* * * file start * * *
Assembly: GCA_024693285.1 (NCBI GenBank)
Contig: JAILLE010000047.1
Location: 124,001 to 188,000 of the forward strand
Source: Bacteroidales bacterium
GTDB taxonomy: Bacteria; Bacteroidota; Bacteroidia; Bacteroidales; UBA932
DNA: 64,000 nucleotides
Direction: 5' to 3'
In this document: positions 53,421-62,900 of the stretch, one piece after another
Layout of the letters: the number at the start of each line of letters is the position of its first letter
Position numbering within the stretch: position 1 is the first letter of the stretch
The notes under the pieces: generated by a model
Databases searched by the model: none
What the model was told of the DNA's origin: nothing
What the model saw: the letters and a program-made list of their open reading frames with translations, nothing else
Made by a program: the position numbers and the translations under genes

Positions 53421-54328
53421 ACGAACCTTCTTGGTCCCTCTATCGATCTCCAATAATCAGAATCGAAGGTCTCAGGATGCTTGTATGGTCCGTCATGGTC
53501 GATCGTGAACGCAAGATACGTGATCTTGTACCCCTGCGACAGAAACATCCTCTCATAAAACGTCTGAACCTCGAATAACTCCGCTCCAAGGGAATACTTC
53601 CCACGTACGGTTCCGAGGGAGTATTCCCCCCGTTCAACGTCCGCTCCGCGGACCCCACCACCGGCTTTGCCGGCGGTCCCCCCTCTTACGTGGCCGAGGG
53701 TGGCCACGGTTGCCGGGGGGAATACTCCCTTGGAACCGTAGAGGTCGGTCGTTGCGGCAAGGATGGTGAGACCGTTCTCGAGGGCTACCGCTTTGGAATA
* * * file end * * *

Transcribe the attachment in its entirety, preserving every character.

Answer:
Assembly: GCA_024693285.1 (NCBI GenBank)
Contig: JAILLE010000047.1
Location: 124,001 to 188,000 of the forward strand
Source: Bacteroidales bacterium
GTDB taxonomy: Bacteria; Bacteroidota; Bacteroidia; Bacteroidales; UBA932
DNA: 64,000 nucleotides
Direction: 5' to 3'
In this document: positions 53,421-62,900 of the stretch, one piece after another
Layout of the letters: the number at the start of each line of letters is the position of its first letter
Position numbering within the stretch: position 1 is the first letter of the stretch
The notes under the pieces: generated by a model
Databases searched by the model: none
What the model was told of the DNA's origin: nothing
What the model saw: the letters and a program-made list of their open reading frames with translations, nothing else
Made by a program: the position numbers and the translations under genes

Positions 53421-54328
53421 ACGAACCTTCTTGGTCCCTCTATCGATCTCCAATAATCAGAATCGAAGGTCTCAGGATGCTTGTATGGTCCGTCATGGTC
53501 GATCGTGAACGCAAGATACGTGATCTTGTACCCCTGCGACAGAAACATCCTCTCATAAAACGTCTGAACCTCGAATAACTCCGCTCCAAGGGAATACTTC
53601 CCACGTACGGTTCCGAGGGAGTATTCCCCCCGTTCAACGTCCGCTCCGCGGACCCCACCACCGGCTTTGCCGGCGGTCCCCCCTCTTACGTGGCCGAGGG
53701 TGGCCACGGTTGCCGGGGGGAATACTCCCTTGGAACCGTAGAGGTCGGTCGTTGCGGCAAGGATGGTGAGACCGTTCTCGAGGGCTACCGCTTTGGAATA